"It contains, in a fully integrated manner, linear algebra, vector calculus, differential geometry, complex number and quaternions as real geometric entities, and lots more. This powerful language is based in CliffordAlgebra."
It looks like a very promising tool for programming related to physics, geometry, and graphics. It would be interesting to hear from people who've applied it to real-world programming problems.
An overwhelmingly compelling motivation for switching the geometrical foundations of mathematical physics to GeometricAlgebra/CliffordAlgebra is provided in the manifesto by DavidHestenesOerstedMedalLecture 2002: "Reforming the Mathematical Language of Physics"; the following is a key excerpt showing nine areas that are thus unified. -- DougMerritt
"Limitations of mathematics are evident in the fact that the analytic geometry that provides the foundation for classical mechanics is insufficient for General Relativity. This should alert one to the possibility of other conceptual limits in the mathematics used by physicists. Since Newton's day a variety of different symbolic systems have been invented to address problems in different contexts. Figure 1 [bullet list below] lists nine such systems in use by physicists today. Few physicists are proficient with all of them, but each system has advantages over the others in some application domain. For example, for applications to rotations, quaternions are demonstrably more efficient than the vectorial and matrix methods taught in standard physics courses. The difference hardly matters in the world of academic exercises, but in the aerospace industry, for instance, where rotations are bread and butter, engineers opt for quaternions."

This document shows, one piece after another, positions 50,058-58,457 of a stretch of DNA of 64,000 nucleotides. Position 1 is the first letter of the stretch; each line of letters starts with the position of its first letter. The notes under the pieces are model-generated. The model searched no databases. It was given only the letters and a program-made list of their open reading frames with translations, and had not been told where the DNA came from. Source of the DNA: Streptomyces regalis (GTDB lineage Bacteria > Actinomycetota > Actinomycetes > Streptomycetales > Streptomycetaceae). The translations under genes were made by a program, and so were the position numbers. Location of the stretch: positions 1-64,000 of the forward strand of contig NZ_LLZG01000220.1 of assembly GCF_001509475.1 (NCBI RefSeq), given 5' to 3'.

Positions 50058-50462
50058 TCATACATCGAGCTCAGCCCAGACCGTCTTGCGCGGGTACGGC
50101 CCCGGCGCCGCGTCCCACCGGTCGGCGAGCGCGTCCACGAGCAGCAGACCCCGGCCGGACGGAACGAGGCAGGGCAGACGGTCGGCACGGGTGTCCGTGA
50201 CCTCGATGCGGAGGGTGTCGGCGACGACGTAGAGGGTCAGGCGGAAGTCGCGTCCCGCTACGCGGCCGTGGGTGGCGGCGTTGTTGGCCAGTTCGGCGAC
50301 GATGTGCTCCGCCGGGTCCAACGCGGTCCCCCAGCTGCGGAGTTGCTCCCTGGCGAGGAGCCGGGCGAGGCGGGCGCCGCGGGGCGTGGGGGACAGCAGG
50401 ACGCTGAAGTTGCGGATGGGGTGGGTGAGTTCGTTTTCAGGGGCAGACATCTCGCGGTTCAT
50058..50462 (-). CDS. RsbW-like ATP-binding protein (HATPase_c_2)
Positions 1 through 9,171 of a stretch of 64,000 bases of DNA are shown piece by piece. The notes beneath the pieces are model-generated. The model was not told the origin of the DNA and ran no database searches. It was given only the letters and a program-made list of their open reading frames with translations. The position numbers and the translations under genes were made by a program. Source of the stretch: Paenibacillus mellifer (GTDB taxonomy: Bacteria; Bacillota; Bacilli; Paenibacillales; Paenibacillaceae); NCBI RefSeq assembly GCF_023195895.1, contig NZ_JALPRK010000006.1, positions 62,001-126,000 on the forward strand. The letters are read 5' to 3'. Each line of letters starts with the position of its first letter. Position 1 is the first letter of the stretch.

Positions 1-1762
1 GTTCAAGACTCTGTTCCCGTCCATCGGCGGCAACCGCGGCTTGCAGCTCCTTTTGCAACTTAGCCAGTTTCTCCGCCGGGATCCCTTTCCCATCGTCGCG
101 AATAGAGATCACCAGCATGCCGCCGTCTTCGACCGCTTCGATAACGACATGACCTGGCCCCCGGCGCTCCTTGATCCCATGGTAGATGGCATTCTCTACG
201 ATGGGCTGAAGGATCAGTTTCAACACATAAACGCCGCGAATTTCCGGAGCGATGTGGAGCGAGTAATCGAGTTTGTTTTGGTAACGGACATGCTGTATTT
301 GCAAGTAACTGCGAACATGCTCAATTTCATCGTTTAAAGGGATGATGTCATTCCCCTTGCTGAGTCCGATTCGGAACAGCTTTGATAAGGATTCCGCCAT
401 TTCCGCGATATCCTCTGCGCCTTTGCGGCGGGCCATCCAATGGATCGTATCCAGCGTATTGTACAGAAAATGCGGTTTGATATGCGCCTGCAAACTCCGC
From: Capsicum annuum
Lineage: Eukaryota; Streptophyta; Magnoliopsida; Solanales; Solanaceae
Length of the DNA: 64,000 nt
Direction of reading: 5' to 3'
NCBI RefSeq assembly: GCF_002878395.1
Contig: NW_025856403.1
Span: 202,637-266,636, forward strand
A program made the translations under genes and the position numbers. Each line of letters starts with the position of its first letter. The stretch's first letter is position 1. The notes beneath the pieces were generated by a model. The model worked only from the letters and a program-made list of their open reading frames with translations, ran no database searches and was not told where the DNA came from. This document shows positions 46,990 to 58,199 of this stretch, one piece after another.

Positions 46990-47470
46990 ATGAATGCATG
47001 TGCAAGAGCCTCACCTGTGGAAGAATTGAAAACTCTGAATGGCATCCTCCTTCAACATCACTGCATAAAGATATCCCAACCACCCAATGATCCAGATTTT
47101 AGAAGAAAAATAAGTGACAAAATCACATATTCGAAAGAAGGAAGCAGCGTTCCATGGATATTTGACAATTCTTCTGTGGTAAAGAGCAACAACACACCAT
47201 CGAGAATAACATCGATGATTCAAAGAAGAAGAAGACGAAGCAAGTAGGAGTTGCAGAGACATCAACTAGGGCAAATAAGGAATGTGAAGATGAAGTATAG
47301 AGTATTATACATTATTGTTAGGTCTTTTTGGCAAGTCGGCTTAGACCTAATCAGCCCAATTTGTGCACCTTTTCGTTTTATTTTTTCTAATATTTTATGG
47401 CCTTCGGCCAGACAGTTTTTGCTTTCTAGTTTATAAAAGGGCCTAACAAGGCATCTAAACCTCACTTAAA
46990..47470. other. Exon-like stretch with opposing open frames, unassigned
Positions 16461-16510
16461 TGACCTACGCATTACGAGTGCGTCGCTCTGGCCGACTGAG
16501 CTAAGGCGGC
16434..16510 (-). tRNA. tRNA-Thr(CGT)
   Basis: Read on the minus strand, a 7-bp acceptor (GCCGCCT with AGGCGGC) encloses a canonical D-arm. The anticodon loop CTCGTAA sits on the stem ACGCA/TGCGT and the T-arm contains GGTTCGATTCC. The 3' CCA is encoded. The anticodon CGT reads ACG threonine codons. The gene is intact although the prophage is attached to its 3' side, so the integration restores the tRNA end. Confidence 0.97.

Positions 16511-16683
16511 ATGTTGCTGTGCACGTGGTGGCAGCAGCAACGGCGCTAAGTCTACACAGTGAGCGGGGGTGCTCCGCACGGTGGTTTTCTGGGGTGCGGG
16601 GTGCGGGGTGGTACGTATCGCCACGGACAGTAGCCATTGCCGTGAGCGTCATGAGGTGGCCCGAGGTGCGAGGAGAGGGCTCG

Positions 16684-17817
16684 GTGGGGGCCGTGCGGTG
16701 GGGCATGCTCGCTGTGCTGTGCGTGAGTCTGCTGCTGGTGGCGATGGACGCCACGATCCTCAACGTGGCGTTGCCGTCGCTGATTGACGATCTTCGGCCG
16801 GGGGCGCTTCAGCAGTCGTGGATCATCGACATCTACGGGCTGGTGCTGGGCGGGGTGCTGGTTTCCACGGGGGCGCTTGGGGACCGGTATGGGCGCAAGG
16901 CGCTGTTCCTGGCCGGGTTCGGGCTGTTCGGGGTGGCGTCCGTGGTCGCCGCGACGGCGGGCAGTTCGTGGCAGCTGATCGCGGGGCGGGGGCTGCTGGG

"Each of the mathematical systems in Fig. 1 incorporates some aspect of geometry. Taken together, they constitute a highly redundant system of multiple representations for geometric concepts that are essential in physics. As a mathematical language for physics, this Babel of mathematical tongues has the following defects:
Limited access. The ideas, methods and results of theoretical physics are distributed broadly across these diverse mathematical systems. Since most physicists are proficient with only a few of the systems, their access to knowledge formulated in other systems is limited or denied. Of course, this language barrier is even greater for students.
Wasteful redundancy. In many cases, the same information is represented in several different systems, but one of them is invariably better suited than the others for a given application. For example, Goldstein's textbook on mechanics12 gives three different ways to represent rotations: coordinate matrices, vectors and Pauli spin matrices. The costs in time and effort for translation between these representations are considerable.
Deficient integration. The collection of systems in Fig. 1 is not an integrated mathematical structure. This is especially awkward in problems that call for the special features of two or more systems. For, example, vector algebra and matrices are often awkwardly combined in rigid body mechanics, while Pauli matrices are used to express equivalent relations in quantum mechanics.
Hidden structure. Relations among physical concepts represented in different symbolic systems are difficult to recognize and exploit.
Reduced information density. The density of information about physics is reduced by distributing it over several different symbolic systems."